Beijing has responded cautiously to the WikiLeaks reports detailing U.S. State Department cables about China. Like other nations named in the trove of leaked State Department cables, China has been pouring over the documents released on-line this week by WikiLeaks.
Chinese Foreign Ministry spokesman Hong Lei said Tuesday that Beijing has "taken note" of the reports.Hong says China hopes the U.S. will "appropriately handle the WikiLeaks issue" and hopes that nothing in the reports disturbs the U.S.-China relationship. He would not comment directly on any of the information detailed in the reports.
The leaked U.S. diplomatic cables indicate China has signaled its readiness to accept Korean reunification and is distancing itself from the North Korean government.
It reveals then-Chinese Deputy Foreign Minister He Yafei told a U.S. official last year that Pyongyang was acting like a "spoiled child" by staging a missile test in an attempt to push Washington to hold bilateral talks. Chinese officials are also quoted as using mocking language in reference to North Korea.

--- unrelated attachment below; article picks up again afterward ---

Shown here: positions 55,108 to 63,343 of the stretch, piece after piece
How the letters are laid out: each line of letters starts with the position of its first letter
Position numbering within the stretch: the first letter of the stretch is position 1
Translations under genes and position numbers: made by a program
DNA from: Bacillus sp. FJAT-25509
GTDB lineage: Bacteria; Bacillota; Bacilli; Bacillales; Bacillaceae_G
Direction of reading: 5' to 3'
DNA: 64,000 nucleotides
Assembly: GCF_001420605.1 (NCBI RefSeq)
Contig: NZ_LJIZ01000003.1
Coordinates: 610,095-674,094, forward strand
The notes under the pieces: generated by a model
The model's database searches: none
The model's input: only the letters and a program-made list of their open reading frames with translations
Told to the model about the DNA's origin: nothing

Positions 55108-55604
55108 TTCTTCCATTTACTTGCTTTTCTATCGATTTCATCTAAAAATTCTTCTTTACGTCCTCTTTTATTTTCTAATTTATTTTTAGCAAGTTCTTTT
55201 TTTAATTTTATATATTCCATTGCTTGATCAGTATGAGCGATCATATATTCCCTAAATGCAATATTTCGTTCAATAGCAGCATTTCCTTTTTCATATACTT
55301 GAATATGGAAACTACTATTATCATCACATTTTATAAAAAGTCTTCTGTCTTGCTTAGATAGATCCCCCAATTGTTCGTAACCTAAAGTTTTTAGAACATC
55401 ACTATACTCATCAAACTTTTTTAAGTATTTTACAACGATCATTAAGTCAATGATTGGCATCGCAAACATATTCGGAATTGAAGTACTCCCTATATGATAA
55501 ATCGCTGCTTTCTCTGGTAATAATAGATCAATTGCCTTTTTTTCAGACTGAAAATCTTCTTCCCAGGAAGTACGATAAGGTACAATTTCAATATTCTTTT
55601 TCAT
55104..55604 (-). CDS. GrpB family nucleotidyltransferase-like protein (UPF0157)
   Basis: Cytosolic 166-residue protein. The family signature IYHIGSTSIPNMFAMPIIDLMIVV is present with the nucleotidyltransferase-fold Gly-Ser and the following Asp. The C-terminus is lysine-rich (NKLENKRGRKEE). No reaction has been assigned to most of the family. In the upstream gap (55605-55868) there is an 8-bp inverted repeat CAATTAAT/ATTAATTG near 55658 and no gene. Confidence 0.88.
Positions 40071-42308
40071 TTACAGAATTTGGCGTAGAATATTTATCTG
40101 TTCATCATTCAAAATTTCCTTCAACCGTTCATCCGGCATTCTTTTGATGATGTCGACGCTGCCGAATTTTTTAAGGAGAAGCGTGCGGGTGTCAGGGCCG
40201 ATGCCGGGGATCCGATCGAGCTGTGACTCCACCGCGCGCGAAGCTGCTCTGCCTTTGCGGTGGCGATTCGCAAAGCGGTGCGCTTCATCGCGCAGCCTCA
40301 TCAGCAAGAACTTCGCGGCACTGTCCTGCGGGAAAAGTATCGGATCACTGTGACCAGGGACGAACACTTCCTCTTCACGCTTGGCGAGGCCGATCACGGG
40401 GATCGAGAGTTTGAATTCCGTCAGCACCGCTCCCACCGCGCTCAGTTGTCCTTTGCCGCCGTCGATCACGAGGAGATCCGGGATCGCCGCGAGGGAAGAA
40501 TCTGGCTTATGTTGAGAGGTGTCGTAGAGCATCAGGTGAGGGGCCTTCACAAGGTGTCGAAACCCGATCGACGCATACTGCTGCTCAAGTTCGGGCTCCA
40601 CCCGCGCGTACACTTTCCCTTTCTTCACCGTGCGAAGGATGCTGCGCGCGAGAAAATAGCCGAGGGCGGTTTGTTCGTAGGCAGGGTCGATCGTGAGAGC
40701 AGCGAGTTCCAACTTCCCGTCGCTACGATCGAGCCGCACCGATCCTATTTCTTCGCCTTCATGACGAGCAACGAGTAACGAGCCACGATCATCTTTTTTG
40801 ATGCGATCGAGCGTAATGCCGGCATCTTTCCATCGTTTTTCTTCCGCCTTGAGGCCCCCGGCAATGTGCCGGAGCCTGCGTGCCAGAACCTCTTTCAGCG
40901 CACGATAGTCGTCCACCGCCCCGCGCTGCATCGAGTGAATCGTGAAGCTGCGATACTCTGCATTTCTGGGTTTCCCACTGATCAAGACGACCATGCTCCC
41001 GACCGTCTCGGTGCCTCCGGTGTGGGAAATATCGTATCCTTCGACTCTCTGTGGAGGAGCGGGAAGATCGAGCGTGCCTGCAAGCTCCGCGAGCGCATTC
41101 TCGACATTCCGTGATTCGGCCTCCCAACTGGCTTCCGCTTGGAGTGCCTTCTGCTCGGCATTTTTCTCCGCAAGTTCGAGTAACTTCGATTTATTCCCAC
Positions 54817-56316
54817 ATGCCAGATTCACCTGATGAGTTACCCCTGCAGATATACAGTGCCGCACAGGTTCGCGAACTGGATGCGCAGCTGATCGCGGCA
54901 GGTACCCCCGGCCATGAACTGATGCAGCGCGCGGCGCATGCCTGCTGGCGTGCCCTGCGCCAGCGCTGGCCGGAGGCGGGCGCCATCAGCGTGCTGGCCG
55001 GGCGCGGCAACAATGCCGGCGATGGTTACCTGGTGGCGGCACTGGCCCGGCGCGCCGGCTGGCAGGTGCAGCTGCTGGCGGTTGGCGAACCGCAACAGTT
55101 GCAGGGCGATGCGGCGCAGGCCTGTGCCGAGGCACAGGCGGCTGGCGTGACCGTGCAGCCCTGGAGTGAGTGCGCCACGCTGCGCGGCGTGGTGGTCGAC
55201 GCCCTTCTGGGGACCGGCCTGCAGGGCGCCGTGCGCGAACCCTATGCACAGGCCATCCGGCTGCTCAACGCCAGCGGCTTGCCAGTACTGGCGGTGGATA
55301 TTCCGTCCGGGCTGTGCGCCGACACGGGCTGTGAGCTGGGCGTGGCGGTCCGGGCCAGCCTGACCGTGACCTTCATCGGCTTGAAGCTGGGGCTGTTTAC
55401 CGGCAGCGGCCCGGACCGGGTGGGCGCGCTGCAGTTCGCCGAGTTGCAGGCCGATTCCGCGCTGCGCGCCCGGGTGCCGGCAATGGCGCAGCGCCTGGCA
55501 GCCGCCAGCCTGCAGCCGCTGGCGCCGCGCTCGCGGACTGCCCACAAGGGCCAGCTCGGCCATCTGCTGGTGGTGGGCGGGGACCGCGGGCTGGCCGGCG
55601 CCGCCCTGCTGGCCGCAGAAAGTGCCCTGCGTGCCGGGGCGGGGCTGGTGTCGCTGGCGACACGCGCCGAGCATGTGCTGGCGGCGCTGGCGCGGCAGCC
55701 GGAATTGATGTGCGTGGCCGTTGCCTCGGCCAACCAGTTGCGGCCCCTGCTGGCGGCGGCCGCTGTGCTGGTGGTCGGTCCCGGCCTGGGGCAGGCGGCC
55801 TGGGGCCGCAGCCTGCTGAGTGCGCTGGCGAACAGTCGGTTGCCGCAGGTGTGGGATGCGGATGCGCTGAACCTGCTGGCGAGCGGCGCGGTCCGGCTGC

One of the leaked cables alleges that children of high-ranking North Korean and Chinese officials managed to use the aid and investment deals for their own enrichment.
The cables came out as Beijing tries to ease tensions on the Korean peninsula after the North's artillery bombardment of a South Korean island last week. Four South Koreans, two marines and two civilians, were killed in the attack.
The leaked documents reportedly say that China's Politburo directed the hacking of Google's computer systems as part of a broader coordinated campaign of computer sabotage.
U.S. Secretary of State Hillary Rodham Clinton says WikiLeaks has acted illegally in releasing the material. World leaders say the disclosure jeopardizes national security, diplomats, intelligence assets and relationships among foreign governments.
But Foreign Ministry spokesman Hong Lei made no similar comments.